Multitasker? You’re hired. It is evident that PR professionals are the champions of multitasking. In a constantly evolving industry, PR professionals are invariably thinking about enhancing their client’s brand. How can I boost their media relations? What pitch is going to entice the media? Minute after minute, second after second, PR professionals are energizer bunnies, quickly thinking outside the box and juggling many projects… all at once.
But, how many times do you only focus on ONE task? Cue the crickets. I know; it’s easy to be consumed with a million different tasks, and not prioritize one task over another. According to Gloria Mark, professor of informatics at the University of California–Irvine, “We’re in this environment in the workplace where it’s a structure that’s set up by the technology that makes it really difficult for people to monotask.”
But, maybe multitasking should take a backseat to monotasking occasionally. It turns out, humans have finite neural resources that are depleted every time we switch between tasks, which, especially for those who work online, can happen upward of 400 times a day. That’s why you feel tired at the end of the day. That’s right; “brain dead” is a real thing.
It’s time to put the juggling circus act to rest. Multitasking is an illusion. People may actually get more done if they concentrate on one task at a time. Switching frequently between tasks, or believing that you are actually doing more than one thing at once, will actually slow you down.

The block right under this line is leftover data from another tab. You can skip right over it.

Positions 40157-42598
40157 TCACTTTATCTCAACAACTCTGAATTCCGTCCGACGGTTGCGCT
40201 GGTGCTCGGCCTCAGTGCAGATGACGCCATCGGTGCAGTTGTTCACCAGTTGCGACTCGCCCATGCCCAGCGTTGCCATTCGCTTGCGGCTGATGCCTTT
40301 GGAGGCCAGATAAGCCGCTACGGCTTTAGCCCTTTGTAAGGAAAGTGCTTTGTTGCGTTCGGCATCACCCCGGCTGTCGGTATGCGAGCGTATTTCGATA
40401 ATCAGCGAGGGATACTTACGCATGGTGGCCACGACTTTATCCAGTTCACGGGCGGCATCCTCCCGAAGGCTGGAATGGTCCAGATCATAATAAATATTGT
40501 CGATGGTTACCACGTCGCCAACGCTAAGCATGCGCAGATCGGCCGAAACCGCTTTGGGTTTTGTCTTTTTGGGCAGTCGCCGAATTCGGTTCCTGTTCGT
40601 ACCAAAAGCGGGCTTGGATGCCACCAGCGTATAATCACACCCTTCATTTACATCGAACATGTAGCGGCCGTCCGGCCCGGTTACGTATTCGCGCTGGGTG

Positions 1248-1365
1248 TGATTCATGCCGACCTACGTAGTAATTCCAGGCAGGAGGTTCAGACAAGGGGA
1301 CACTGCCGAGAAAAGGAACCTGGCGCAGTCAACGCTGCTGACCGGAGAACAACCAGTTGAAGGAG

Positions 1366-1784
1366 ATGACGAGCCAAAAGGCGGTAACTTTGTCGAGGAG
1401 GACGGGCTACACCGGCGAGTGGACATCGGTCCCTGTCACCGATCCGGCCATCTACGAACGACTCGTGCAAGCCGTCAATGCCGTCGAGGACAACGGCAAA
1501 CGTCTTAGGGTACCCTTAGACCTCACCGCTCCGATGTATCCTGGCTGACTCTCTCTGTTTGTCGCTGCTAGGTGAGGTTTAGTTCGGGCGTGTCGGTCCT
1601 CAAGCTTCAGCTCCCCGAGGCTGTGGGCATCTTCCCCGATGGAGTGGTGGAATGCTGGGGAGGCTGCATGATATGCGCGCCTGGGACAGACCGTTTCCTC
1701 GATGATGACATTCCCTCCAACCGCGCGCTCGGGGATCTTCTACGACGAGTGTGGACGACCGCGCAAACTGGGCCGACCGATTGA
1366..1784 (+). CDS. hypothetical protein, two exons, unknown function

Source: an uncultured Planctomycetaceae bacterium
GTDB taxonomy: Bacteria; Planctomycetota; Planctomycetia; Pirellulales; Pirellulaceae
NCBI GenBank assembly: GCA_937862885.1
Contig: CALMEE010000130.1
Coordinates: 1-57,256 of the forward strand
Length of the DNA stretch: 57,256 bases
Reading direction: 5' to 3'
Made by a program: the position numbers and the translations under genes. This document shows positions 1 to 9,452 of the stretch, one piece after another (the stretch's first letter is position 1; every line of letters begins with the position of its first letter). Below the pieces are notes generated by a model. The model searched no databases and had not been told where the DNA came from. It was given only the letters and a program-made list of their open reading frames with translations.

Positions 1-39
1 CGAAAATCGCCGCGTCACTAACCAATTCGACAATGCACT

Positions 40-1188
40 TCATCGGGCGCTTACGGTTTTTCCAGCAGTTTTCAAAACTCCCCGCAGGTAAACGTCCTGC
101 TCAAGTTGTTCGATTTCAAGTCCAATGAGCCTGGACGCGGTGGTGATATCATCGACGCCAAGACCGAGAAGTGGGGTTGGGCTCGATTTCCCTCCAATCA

Say goodbye to calling your co-worker while typing an e-mail and checking your Facebook page, and hello to monotasking.
Monotasking, also known as single-tasking, is the practice of dedicating oneself to a given task and minimizing potential interruptions until the task is completed or a significant period of time has elapsed.
As a matter of fact, monotasking also propels truly innovative thinking by allowing our brains to follow a logical path of associated thoughts and ideas. This is more likely to happen when we can focus on a single mental pathway for an extended period. The more we focus on one task at a time and ignore distractions, the more we exercise the prefrontal cortex, the more evolved part of our brains. Over time, monotasking will be involuntary, that Facebook or email notification won’t even faze you.
You heard it here; sometimes even the most successful energizer bunnies need to slow down.